The Belko Experiment

The Belko Experiment ★★★

I've been meaning to watch this for ages. And now with the release of The Suicide Squad, it seems like an appropriate time to give The Belko Experiment a go. And why exactly is that? Let's find out! I'd like to look at this movie from two different perspectives:

It's not too great and has a lot of things that bring it down for me. But it's not a bad movie. The Belko Experiment was directed by Greg McLean of Wolf Creek fame (anybody recommend those movies?), so he has experience with splatter films and gore horror. The brutal moments are executed well and make you flinch when they are supposed to do so. And that's basically what this film is: a ton of graphic violence but not much that ties it to something meaningful.
John C. McGinley, whose acting I usually love, seems to act in a completely different movie than the rest of the cast. The rest of the cast, in spite of some big names in it, doesn't stand out too much at all. So it seems like there might be lacking something, which brings us to...

This movie was scripted by James Gunn, who had the idea when he dreamt the trailer for this film. Not only that, he had finished the screenplay for almost a decade before it got made. From what I understand, the studio decided to make it when Gunn's name skyrocketed into Guardians of the Galaxy fame. In fact, he was so busy filming Vol. 2 that he couldn't direct Belko, which leads me to my main point here.
The majority of reviews I've read for this film pointed fingers towards McLean for the film's shortcomings. Not too far-fetched in principle, he is the director after all. But I do take issue with a lot of reviewers basically claiming he misinterpreted Gunn's script. It is true that the writer has a unique humor often used in gruesome situations in his movies and some scenes in The Belko Experiment might have worked better if they hadn't taken themselves so seriously. And while I haven't had the opportunity to read the script, I'll link you to an interview from 2009, when Gunn had already finished writing Belko. Upon being asked if this particular script has the Gunn humor in it, he answers that it is not very funny at all and he sees it as an exercise to write something without his trademark jokes. Additionally, he was a producer on the film and had the power to give notes on cuts etc. So I really wouldn't say that it would have been substantially closer to his usual tone had he directed it himself. On the other hand, Gunn knows how to get people invested into his weird characters, so that might have worked better with him in the directing chair. And he seems to be very much about naturalistic acting and tone, so perhaps it would have had a very different style after all. But we'll never know if this would have made for a better film. Ultimately, it just seems like the idea had a lot of potential but it wasn't really taken to the next level. The commentary and ethical dilemmas don't quite work the way they seem to be intended.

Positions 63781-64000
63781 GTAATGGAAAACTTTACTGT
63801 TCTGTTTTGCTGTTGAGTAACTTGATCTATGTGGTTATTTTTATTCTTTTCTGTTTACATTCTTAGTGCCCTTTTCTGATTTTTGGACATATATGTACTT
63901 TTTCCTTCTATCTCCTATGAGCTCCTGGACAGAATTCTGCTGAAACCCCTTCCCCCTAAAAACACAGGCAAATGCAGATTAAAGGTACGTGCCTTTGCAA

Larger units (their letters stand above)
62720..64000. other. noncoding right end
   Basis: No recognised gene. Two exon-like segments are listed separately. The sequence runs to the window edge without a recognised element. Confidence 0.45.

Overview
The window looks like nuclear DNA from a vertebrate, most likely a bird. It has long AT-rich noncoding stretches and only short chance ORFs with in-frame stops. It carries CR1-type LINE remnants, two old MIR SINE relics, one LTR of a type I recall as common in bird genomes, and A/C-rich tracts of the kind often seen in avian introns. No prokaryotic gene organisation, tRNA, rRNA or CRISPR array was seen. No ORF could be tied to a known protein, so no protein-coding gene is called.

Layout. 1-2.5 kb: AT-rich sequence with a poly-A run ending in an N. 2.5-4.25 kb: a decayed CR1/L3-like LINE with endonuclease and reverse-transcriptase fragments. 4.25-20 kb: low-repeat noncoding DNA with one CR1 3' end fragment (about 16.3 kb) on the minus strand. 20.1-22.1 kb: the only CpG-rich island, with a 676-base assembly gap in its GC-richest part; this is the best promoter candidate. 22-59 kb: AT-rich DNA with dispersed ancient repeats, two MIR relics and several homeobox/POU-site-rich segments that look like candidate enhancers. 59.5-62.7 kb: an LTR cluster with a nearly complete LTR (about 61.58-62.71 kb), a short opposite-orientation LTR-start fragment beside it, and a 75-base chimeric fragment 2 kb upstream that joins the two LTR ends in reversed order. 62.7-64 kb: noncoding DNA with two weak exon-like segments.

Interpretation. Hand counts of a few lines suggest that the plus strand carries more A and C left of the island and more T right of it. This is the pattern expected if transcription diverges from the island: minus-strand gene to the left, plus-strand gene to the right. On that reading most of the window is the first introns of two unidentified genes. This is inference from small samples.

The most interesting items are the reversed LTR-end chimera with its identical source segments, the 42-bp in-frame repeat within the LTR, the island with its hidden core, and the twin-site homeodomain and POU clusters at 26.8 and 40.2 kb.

Outside of his regulars (hello Michael Rooker, Sean Gunn and Gregg Henry!), there is also a lack of Gunn-isms here. No freaked-out pregnancy, no animals, very little dark humor, no tentacles, brains or dad rock soundtrack... but there is an ensemble fighting a supernatural (or a kind of higher powered) threat and some of the rooftop scenes were similar to Dawn of the Dead.

However, this might be what introduced Gunn to David Dastmalchian. On top of that, there are action scenes in a South American office building, bombs implanted into people's heads, graphic violence... did The Belko Experiment walk so The Suicide Squad could run?

In the end, this film didn't live up to its promising premise for my taste. However, it has a very short runtime, so you might enjoy it if you are up for a gore fest with not too much on its mind.

Pat289 liked these reviews